I'm campaigning to create a Mount Rushmore of sorts above the freeway in Lafayette -- it would depict major figures of the financial services industry. For the moment, however, the only Rushmore-worthy candidates would be John Bogle, the Vanguard Group founder, and Warren Buffett. The list could be longer, but that's it for now.
I hardly have to dwell any further on Bogle except to point out that Vanguard is unique in its ability to deliver services at a small fraction of what the rest of the industry charges for managing money.
Buffett, on the other hand, came to mind when I read his recent op-ed in The New York Times. He expounded on the need for wealthy people to pay what amounts to a flat tax of 30 percent on everything from $1 million to $10 million, and 35 percent on everything above that amount. He effectively debunks the notion that taxes stand in the way of people who want to invest in businesses.
The column was a direct contradiction of a book I just finished called, "Unintended Consequences: Why Everything You've Been Told About the Economy is Wrong" by Edward Conard -- a former Bain Capital senior manager. The provocative title whetted my curiosity.
Conard focuses primarily on the point that investments in innovation take place to a greater extent when people have lots of after-tax assets that they can risk on innovation. The less after-tax cash, the less they invest in innovation and the middle class experiences an opportunity cost as a result.
Innovation, of course, increases productivity, and the book's charts and graphs indicate that we are far ahead of other countries in this regard -- presumably because our tax rates are lower. To his credit, the writer devotes chapter after chapter of analysis to buttress his central point, and it certainly generates food for thought.
As I finally reached the book's last few paragraphs, however, I read that, "lawmakers could increase the expected payoff for successful risk taking and accelerate the accumulation of equity by lowering marginal tax rates..." And then, "commerce is the salvation of the poor, not charity."
Setting the book aside, I found myself reminiscing about the "nifty fifty." These were the 50 companies spawned in the 1950s and '60s that included innovators like Xerox, IBM, Teledyne, Boeing and Litton, to name a few. How did all these companies thrive while tax rates across the board were more than twice what they are today -- 91 percent at the start of the Kennedy administration? Buffett's opinion piece offers a simple explanation.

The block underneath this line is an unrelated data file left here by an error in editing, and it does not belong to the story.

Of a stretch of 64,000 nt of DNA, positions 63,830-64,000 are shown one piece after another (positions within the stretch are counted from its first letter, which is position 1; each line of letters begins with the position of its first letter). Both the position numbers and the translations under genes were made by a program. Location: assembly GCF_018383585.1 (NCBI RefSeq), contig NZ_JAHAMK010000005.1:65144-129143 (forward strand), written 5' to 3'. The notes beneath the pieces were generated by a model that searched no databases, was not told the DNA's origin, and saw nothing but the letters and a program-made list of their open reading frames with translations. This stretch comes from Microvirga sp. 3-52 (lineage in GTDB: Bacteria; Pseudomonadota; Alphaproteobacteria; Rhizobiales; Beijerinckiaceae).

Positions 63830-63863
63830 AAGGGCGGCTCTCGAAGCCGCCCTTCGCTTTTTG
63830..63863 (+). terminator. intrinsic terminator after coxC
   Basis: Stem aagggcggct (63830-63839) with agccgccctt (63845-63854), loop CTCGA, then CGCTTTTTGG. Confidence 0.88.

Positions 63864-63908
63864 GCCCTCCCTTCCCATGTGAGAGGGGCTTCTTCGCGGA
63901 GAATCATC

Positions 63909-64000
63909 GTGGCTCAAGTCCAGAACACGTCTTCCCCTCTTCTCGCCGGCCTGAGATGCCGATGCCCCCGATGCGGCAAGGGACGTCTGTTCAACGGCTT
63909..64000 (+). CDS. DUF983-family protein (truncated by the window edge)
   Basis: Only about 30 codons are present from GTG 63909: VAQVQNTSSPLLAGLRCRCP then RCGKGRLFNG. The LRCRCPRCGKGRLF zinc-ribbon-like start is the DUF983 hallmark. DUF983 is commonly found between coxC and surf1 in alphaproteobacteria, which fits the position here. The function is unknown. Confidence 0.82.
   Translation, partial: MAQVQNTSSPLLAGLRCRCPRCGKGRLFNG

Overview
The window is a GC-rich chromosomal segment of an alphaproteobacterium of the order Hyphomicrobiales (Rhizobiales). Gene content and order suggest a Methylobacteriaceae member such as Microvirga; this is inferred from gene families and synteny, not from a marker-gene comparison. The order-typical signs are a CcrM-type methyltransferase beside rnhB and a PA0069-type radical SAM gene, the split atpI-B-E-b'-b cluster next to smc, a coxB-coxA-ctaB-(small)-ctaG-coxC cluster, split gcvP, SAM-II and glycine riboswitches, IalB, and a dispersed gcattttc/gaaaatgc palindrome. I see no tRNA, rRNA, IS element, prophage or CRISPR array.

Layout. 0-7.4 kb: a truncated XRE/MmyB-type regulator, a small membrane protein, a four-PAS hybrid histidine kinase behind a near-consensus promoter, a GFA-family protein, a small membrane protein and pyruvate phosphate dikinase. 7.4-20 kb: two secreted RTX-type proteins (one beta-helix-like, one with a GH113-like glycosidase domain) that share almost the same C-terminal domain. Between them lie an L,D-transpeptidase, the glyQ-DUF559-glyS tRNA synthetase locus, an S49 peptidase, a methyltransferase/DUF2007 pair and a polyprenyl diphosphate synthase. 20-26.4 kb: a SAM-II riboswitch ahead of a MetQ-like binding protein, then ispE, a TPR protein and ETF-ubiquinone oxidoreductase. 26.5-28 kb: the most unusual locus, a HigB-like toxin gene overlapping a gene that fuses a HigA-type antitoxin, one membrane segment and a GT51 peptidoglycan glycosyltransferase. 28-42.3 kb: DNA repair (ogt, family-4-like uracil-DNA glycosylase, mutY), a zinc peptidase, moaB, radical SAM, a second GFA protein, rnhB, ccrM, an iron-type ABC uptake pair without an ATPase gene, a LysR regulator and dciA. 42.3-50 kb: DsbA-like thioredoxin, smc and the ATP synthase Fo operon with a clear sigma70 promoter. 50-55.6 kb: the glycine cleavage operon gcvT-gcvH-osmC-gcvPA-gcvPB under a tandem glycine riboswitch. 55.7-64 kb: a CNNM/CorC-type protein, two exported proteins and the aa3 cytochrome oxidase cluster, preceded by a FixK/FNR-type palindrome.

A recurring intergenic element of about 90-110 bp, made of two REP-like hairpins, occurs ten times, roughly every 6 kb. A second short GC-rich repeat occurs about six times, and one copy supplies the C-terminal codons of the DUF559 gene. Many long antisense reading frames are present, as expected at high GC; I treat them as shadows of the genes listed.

He starts by asking what your response would be if someone (presumably like him) suggested a promising investment idea with the advice that, "I'm in it, and I think you should be too." A very unlikely reply would be something like, "Well, it all depends on what my tax rate will be on the gain we're going to make. If the taxes are too high, I would rather leave the money in my savings account, earning a quarter of 1 percent."
In the same vein is the steady drumbeat that taxes are hampering the growth of small businesses taxed at the owner's personal tax rate. Wait a minute. That so-called "Subchapter S" election is the owner's choice and it's done on purpose. Owners want to be able to deduct on their personal tax returns all the money they spend to hire new employees, rent new space, buy computers, drive nice cars, entertain and travel -- in short, a tax deduction for the costs of growing their businesses.
By electing so-called Subchapter S taxpayer status, they get to personally deduct every dime invested in their company's growth. Even their retirement savings are all tax deductible. What they don't get to deduct is the after-tax money they want to spend on homes, boats, second homes, kids' educations, and basic living expenses.
Buffett sums it all up with the words, -...(if) you run into someone with a terrific investment idea, who won't go forward with it because of the tax he would owe when it succeeds, send him my way. Let me unburden him."